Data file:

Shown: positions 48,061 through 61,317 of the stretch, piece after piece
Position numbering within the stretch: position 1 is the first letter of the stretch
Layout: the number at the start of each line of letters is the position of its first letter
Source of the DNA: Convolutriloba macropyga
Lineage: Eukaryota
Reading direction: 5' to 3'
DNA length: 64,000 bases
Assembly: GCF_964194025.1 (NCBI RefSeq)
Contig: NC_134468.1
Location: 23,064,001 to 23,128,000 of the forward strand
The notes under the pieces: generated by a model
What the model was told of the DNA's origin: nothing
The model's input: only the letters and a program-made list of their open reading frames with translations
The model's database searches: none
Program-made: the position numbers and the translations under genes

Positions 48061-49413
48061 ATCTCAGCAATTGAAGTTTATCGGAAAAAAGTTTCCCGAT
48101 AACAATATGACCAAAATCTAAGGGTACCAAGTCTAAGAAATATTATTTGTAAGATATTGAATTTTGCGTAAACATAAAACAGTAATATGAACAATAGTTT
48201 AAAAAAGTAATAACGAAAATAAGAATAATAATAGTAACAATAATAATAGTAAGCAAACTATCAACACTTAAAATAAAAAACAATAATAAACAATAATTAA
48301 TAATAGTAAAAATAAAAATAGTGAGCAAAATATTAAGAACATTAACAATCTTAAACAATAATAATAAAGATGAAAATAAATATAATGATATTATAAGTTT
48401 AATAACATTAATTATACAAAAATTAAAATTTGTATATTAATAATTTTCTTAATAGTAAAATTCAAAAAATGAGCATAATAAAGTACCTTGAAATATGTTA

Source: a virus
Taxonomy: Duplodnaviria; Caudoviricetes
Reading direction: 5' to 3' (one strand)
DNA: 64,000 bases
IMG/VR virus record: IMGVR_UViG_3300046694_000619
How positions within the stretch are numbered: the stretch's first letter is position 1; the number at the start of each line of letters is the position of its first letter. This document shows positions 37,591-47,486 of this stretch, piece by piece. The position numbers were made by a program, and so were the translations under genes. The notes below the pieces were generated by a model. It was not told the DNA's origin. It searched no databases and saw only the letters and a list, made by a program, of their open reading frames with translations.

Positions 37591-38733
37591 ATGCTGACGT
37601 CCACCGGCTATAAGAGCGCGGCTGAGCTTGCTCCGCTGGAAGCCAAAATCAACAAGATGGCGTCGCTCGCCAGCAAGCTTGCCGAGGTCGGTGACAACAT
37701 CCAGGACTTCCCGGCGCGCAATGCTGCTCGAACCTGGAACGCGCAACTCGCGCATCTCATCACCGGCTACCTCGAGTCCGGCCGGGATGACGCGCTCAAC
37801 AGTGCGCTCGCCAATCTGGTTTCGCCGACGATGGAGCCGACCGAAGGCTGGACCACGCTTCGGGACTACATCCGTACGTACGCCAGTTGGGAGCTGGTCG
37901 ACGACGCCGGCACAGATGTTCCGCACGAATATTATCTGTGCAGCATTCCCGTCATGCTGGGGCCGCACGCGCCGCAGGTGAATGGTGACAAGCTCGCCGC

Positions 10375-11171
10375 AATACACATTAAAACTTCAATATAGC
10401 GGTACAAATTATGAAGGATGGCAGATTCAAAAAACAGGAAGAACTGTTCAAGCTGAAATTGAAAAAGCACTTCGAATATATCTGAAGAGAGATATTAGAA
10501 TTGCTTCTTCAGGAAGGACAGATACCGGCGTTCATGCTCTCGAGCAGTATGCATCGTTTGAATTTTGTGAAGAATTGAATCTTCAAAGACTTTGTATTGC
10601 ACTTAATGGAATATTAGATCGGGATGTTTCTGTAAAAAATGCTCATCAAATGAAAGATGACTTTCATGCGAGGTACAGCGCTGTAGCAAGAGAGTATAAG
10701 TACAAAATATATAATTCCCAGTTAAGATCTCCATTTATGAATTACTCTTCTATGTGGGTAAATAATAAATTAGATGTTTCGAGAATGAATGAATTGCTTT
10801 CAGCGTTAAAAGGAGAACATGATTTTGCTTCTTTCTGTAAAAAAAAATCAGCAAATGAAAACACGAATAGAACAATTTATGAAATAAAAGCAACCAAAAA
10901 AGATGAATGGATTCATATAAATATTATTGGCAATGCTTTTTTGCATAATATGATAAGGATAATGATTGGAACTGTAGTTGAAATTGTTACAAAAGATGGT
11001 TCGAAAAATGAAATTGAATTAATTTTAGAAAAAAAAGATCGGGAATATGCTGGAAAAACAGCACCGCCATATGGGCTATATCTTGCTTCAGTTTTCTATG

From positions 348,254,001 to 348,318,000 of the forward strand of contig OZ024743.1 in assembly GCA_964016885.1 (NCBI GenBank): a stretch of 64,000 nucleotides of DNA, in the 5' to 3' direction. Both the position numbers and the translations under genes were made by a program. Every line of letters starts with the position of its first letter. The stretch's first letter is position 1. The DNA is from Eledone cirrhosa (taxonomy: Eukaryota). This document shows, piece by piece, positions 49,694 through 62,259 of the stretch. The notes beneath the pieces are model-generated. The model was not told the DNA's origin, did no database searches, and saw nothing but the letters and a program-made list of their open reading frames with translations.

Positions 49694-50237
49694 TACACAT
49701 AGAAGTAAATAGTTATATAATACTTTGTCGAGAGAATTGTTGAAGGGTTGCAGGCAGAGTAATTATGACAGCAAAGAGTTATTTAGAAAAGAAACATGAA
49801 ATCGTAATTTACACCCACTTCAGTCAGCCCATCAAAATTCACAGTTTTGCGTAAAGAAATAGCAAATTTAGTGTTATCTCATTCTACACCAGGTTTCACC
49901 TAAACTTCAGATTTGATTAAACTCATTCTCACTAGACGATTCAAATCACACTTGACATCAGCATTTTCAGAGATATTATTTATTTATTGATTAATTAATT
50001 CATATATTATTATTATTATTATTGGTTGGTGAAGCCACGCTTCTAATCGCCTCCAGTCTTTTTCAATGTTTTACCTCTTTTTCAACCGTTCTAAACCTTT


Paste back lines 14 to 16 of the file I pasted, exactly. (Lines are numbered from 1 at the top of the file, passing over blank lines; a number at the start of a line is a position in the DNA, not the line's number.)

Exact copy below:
The model's database searches: none
Program-made: the position numbers and the translations under genes

Positions 48061-49413